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I use a set of tweezers as part of my toolkit, and they have a hole in one arm and a corresponding spike in the other. Why?

Tweezer Example

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I think it's funny how quickly a non-electronic design question will get down voted and closed unless people say to themselves "huh, I was curious about the same thing..." –  Samuel Dec 17 '13 at 22:08

3 Answers 3

The spike is called an "alignment pin" and is useful for very fine tweezers that might twist or bend slightly, causing the tips to misalign.

Here's an example at Aventools:

Tweezers with alignment pin

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I have never hear a good explanation, but this is my personal thought:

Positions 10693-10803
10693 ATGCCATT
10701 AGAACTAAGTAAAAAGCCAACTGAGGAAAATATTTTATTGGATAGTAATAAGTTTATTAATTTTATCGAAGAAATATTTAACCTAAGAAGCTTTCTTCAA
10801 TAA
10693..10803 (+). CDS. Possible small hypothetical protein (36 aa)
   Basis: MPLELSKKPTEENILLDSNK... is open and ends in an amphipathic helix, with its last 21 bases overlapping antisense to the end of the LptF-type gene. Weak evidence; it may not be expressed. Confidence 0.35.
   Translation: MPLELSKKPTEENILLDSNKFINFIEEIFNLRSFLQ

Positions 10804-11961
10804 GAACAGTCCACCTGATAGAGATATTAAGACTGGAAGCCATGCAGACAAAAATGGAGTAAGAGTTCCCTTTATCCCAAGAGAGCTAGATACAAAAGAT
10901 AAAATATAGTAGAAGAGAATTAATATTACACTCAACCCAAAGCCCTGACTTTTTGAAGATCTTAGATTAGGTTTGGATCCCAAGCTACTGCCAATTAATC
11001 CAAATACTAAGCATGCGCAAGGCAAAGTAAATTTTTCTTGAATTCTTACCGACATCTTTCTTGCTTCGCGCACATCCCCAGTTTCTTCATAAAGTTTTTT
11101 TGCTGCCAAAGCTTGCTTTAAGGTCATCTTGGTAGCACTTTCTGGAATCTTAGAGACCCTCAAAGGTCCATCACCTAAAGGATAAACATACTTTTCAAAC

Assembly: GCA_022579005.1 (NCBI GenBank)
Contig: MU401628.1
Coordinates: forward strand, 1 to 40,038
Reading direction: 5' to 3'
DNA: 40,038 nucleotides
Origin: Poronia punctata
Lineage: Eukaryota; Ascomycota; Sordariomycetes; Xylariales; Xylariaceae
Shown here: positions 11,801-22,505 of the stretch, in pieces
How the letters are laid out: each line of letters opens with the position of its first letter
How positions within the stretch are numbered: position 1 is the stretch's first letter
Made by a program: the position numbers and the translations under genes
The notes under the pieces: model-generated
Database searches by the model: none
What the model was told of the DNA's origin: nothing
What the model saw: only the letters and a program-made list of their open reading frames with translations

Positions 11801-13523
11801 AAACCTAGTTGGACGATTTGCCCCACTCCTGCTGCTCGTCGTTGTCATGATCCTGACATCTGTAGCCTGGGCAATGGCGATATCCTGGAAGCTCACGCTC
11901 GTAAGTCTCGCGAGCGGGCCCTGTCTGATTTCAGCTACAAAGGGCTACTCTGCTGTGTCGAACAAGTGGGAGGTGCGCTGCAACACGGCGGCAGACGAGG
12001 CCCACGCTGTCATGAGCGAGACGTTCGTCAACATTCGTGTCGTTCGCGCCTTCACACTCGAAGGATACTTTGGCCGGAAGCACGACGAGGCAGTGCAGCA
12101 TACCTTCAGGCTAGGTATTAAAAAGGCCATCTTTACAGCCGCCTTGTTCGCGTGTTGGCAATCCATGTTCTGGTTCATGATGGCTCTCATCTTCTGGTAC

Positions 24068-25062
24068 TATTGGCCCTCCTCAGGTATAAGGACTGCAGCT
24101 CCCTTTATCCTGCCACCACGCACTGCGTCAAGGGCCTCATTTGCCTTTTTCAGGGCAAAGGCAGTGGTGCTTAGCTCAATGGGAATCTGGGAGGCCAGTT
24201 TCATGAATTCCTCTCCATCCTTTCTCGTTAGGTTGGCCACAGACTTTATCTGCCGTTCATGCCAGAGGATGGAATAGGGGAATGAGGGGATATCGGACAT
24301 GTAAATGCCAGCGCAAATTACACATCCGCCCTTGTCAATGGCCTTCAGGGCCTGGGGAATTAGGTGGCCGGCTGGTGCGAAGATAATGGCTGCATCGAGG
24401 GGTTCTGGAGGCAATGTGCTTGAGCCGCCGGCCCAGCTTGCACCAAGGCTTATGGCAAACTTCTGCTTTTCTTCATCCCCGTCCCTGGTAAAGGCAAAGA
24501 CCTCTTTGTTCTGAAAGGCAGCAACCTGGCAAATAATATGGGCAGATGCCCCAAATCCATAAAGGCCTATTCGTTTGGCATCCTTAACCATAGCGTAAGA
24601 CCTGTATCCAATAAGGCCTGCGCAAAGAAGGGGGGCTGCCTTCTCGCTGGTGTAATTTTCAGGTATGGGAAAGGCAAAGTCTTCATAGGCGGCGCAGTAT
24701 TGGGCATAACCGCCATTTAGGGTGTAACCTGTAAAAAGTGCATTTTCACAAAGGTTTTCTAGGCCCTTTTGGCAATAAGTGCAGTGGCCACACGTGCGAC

If the tweezers have sharp ends (like the ones in the figure) they can mechanically twist slightly so that the ends of the arms do not meet perfectly. This in turn makes it difficult to hold the smallest SMD components. The spike and the hole force the ends of the arms to be aligned.

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Google suggests this answer might be correct and that it is called an "alignment pin". –  David Dec 17 '13 at 16:53

Aside from the alignment purpose, it also allows you feedback. That is to say, it lets you know when the tips have pressed together, and how much.

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Silly argument: my fingers' muscles know how much they are pressed together. –  The Resistance Dec 20 '13 at 16:00
    
@TheResistance Congrats, the world doesn't revolve around just you. –  Passerby Dec 20 '13 at 16:25
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You mean there are people who don't know how hard they press, unless they feel the pin? Bring them on! –  The Resistance Dec 20 '13 at 16:33
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@TheResistance and there are people who can't see without magnifying glasses, can't hear without hearing aids, and can't bend their hands or fingers without pain. –  Passerby Dec 20 '13 at 16:36

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